48 coronavirus vaccines are currently being tested for safety and effectiveness in clinical trials in humans. However, according to the WHO, only 11 of these potential vaccines have entered Phase 3 clinical trials, the last step before they get approved for use in humans. Here is an update on these vaccines, which will also probably be the first to reach the market.
Messenger RNA (mRNA) Vaccines
These are currently the most innovative potential vaccines, using highly advanced technology. Our cells are injected with strands of genetic instructions known as messenger RNA to make antigens specific for the coronavirus. These proteins are delivered to the immune system, which then produces antibodies.
The American biotechnology company announced on Monday that its vaccine is 94.5% effective and plans to produce 20 million doses by the end of the year.
The American giant and its German partner BioNTech are preparing to apply to the US Food and Drug Administration for emergency approval of a vaccine that may be available before the end of the year. A few days ago, the companies presented provisional results of phase 3, which showed the effectiveness of more than 90% among the participants.
Vaccines based on inactivated viruses
several vaccines are based on this technology: SARS-Cov-2 infectious agents are chemically or thermally treated to lose their harmfulness while maintaining their ability to trigger an immune response. This is the most traditional form of vaccination.
The Chinese biotechnology company Sinovac has initiated a phase 3 trial with “CoronaVac” in thousands of volunteers, particularly in Brazil.
The Indian company Bharat biotech, for its part, started hiring almost 26,000 people in November for its “COVAXIN” vaccine, developed with the support of the Indian government and will have a vaccine available in the first half of 2021.
Another Chinese laboratory Sinopharm has also initiated two vaccine projects with Chinese research institutes. China plans to have the capacity to produce 610 million doses of several Covid-19 vaccines per year by the end of the year and has already given the green light for the emergency use of some of these vaccines.
Viral Vector-Based Vaccines
Viral Vector-Based Vaccines use another low virulence virus as a carrier, which is transformed to add part of the virus responsible for Covid-19. The modified virus penetrates the cells of the vaccinated people, who then produce a typical SARS-Cov-2 protein and train their immune system to recognize it.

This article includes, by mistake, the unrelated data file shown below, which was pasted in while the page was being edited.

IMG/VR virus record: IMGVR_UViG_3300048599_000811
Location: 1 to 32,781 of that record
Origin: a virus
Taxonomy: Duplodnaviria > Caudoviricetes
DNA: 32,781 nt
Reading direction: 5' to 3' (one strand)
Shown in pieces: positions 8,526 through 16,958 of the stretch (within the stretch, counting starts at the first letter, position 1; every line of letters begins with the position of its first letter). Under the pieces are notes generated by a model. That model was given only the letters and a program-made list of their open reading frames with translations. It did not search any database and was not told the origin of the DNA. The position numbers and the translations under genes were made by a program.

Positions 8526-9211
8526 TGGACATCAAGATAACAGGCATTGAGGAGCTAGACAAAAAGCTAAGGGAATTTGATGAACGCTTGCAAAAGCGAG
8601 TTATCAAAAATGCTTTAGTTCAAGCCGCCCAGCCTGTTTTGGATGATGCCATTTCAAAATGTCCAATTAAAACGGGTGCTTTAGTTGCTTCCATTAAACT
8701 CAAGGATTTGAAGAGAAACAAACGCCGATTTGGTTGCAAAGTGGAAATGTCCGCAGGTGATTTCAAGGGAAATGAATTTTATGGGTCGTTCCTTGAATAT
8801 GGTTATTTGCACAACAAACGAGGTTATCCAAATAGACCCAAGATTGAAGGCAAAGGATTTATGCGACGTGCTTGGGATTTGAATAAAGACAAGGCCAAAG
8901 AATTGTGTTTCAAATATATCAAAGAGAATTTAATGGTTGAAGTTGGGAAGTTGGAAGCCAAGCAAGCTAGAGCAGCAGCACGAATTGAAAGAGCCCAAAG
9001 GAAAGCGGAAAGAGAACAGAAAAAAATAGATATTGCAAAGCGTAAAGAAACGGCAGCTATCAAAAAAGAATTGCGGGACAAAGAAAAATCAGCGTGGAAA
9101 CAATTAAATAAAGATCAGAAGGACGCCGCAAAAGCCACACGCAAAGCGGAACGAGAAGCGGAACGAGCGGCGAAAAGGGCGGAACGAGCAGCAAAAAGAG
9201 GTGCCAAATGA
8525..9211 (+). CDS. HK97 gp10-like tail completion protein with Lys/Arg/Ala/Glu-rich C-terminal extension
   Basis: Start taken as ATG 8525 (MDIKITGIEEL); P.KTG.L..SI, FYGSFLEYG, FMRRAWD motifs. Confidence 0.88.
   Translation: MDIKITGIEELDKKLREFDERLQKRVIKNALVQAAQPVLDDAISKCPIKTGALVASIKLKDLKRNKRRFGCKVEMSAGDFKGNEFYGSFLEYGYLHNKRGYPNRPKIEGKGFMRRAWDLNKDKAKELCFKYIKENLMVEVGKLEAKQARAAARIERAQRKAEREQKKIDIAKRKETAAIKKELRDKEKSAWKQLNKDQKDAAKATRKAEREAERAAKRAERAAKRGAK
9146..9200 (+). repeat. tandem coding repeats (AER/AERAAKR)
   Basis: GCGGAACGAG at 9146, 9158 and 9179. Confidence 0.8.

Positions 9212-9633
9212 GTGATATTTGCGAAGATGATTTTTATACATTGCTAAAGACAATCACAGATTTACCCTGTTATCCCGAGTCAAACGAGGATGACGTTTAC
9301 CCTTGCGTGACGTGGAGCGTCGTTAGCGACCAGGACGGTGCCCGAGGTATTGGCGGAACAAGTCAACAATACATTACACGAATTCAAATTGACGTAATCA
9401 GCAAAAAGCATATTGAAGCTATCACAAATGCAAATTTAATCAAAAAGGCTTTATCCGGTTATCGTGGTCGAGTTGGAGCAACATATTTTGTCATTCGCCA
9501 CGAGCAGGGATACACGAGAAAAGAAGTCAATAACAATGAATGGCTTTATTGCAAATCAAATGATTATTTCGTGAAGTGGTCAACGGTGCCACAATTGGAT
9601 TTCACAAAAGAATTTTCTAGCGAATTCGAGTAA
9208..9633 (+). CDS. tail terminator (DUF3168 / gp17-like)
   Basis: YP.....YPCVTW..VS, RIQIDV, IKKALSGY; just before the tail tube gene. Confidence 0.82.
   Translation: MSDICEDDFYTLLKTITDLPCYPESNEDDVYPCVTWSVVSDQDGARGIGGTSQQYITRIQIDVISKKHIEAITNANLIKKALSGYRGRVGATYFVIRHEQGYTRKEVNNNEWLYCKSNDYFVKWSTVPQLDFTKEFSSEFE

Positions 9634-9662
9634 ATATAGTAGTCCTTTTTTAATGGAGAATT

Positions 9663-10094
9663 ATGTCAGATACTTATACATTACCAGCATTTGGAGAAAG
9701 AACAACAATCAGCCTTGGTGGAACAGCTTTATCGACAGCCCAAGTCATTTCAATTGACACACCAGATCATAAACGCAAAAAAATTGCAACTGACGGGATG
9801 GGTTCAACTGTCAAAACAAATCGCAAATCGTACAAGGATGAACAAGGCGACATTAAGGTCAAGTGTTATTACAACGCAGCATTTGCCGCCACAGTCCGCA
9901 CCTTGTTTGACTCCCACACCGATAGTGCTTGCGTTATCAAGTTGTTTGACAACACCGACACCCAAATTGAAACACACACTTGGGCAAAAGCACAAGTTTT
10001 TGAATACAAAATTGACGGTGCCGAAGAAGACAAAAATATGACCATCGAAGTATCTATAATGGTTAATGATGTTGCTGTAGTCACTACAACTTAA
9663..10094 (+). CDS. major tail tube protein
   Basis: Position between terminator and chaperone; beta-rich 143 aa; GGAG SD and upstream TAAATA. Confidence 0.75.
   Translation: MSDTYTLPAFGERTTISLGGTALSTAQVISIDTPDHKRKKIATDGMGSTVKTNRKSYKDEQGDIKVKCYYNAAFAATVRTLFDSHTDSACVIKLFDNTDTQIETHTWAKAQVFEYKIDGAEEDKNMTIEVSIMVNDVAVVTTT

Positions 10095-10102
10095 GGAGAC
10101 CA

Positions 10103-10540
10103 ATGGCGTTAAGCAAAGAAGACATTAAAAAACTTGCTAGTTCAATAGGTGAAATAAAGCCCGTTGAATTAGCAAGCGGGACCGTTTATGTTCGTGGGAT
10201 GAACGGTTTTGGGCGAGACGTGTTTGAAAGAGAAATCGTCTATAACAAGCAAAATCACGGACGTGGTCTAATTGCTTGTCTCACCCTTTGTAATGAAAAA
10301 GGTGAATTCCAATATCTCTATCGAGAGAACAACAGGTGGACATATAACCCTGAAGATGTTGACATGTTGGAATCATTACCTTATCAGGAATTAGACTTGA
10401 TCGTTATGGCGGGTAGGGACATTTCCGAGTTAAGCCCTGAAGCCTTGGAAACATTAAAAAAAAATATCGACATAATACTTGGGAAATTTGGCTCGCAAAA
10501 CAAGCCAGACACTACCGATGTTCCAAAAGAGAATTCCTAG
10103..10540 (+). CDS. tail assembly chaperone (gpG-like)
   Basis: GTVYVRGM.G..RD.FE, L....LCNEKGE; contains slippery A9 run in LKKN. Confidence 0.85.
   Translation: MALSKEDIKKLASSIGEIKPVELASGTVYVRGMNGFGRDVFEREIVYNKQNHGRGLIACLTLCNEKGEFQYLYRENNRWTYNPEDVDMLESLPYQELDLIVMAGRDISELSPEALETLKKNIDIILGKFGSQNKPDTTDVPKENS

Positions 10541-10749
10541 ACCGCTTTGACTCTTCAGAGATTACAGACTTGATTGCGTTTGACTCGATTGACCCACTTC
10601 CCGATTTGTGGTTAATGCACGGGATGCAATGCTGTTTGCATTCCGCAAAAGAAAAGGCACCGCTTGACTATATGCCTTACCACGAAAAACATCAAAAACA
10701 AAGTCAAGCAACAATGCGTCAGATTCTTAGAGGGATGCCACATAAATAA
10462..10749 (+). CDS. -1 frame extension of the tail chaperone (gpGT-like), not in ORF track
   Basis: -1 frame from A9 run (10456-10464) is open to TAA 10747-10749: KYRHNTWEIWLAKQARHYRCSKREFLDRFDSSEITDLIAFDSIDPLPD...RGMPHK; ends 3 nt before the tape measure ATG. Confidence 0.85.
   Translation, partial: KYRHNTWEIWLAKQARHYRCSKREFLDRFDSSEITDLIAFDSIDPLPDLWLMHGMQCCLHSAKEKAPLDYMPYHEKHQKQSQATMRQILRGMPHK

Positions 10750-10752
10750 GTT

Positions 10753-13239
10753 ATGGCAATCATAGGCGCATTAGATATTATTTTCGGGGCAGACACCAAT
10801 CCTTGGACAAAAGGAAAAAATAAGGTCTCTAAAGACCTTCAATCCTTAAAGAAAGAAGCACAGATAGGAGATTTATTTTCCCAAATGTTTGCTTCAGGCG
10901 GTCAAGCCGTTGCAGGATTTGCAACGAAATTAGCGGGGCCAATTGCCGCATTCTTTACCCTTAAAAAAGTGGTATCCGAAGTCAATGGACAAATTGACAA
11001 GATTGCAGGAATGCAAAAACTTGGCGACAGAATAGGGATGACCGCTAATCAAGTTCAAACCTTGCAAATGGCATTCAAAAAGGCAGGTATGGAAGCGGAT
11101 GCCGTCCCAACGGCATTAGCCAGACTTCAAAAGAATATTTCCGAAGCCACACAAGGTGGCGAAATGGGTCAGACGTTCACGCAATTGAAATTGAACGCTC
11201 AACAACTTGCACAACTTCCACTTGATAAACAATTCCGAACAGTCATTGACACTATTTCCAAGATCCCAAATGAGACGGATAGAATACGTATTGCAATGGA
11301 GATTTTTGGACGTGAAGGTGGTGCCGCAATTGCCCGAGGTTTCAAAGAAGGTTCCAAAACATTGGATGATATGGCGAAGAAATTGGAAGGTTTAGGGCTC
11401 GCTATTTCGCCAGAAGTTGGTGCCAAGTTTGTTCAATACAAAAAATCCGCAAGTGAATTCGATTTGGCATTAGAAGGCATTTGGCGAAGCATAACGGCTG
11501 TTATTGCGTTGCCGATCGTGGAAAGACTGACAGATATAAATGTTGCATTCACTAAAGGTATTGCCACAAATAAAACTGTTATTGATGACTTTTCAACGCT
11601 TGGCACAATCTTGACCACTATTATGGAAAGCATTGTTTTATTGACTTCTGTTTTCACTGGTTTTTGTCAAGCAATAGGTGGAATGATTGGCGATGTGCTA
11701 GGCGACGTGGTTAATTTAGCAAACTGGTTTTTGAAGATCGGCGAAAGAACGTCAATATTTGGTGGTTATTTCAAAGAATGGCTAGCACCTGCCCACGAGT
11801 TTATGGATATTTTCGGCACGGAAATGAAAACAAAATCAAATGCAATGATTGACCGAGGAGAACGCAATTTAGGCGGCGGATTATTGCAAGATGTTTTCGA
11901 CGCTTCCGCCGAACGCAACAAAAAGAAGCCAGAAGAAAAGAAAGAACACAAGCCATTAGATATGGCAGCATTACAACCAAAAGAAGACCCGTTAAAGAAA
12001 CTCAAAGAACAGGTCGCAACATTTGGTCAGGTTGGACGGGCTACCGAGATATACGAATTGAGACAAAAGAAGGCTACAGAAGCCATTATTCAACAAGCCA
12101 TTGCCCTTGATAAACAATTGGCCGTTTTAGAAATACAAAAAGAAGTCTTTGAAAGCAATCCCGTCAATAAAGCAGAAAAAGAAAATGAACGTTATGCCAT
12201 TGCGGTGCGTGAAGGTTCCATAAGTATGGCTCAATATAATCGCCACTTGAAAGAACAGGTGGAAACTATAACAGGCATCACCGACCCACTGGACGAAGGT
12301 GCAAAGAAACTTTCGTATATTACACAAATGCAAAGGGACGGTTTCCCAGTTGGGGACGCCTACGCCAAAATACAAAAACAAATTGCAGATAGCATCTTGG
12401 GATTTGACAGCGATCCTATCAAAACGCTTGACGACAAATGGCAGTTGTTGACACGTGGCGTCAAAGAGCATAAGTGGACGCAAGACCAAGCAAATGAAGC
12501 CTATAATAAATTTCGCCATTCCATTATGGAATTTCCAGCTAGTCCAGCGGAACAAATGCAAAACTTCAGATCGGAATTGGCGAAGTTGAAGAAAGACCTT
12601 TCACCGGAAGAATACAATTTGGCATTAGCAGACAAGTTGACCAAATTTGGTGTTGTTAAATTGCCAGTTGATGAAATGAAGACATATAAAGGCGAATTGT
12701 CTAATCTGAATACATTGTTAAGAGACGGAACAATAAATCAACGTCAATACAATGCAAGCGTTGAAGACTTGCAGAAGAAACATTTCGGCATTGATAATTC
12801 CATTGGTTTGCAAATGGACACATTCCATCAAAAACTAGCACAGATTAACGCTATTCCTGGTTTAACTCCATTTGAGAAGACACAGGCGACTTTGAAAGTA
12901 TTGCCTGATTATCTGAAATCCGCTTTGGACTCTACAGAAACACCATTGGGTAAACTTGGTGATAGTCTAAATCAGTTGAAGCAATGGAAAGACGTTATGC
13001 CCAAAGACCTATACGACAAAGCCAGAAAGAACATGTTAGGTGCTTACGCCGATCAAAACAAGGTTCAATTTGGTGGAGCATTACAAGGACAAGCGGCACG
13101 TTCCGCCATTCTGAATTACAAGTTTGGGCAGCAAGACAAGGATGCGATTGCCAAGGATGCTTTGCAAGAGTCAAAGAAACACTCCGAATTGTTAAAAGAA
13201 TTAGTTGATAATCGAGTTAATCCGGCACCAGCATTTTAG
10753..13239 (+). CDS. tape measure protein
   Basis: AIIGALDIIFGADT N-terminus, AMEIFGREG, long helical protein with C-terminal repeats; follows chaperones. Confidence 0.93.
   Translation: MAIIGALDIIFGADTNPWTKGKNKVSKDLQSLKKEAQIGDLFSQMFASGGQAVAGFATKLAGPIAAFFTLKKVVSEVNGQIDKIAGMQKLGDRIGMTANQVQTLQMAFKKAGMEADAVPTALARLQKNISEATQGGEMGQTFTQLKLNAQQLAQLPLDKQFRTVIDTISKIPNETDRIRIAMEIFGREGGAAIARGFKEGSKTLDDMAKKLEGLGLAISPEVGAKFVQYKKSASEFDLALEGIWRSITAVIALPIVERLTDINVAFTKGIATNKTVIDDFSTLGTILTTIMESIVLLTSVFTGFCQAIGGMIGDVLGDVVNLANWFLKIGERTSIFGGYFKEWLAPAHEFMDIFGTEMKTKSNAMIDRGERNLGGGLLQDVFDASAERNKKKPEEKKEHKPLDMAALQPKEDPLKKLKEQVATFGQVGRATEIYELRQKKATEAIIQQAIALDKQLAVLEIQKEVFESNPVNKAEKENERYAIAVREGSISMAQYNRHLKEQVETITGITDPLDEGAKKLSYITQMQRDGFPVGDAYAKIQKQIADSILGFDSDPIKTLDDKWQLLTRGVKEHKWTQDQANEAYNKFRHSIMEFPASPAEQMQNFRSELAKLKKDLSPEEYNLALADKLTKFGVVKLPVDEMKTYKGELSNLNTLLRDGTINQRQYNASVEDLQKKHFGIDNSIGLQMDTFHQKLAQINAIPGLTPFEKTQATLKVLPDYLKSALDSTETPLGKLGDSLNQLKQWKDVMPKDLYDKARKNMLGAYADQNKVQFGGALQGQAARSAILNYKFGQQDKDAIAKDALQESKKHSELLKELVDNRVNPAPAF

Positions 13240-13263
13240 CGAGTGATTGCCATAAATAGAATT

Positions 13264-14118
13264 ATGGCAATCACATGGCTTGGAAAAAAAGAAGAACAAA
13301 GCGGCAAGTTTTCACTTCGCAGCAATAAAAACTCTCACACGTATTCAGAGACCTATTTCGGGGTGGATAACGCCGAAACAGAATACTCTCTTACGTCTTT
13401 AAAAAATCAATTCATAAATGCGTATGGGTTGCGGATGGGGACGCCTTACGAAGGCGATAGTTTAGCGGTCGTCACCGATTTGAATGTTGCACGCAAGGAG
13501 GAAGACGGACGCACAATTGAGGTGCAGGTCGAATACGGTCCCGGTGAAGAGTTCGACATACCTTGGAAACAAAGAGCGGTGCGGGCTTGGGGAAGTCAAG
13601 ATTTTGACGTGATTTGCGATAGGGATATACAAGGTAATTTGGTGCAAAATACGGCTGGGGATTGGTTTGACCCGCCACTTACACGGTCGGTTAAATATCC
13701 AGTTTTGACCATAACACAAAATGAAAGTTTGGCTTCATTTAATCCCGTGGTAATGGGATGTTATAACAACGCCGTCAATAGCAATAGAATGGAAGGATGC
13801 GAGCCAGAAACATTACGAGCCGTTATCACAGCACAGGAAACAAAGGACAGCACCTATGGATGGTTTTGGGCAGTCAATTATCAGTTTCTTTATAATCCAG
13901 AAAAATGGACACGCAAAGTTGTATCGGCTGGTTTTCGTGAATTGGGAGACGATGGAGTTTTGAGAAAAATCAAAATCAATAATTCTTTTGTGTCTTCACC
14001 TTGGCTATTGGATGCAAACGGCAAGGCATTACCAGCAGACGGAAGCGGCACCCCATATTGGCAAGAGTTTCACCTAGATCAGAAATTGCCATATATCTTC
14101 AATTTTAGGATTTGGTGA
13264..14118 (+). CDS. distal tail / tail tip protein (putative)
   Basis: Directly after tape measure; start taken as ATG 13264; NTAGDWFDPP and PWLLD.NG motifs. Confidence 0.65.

The vaccine developed by the Anglo-Swedish group AstraZeneca and Oxford University uses an adenovirus as a viral vector. The results of the study are expected later this year.
Sputnik V was developed by the Gamalaya Research Center in conjunction with the Russian Ministry of Defense and is based on the use of two viral vectors, two adenoviruses. The Russians announced a few days ago that its effectiveness is 92%. However, the Gamaleïa Institute is accused of violating the usual protocols to accelerate the scientific process. Several Russian officials announced that they had already been vaccinated with Sputnik V.
Johnson & Johnson
The US-based company has started two clinical trials for its modified adenovirus vaccine candidate, one trial with a single dose and the other with two doses. A total of 90,000 participants will participate worldwide. Results are expected in the first quarter of 2021.
The Chinese company developed the adenovirus vaccine “Ad5-nCoV” together with the military. Phase 3 trials are being initiated in Mexico, Russia, and Pakistan.
A Recombinant nanoparticle vaccine
The American biotechnology company Novavax is developing a recombinant nanoparticle vaccine. SARS-Cov-2 has spikes on its surface that come into contact with the cells to be infected. These proteins can be replicated by the cells and by exposing the immune system to them antibodies are generated. In September, Novavax started its Phase 3 trial in the United Kingdom and a trial in the United States is scheduled for the end of November.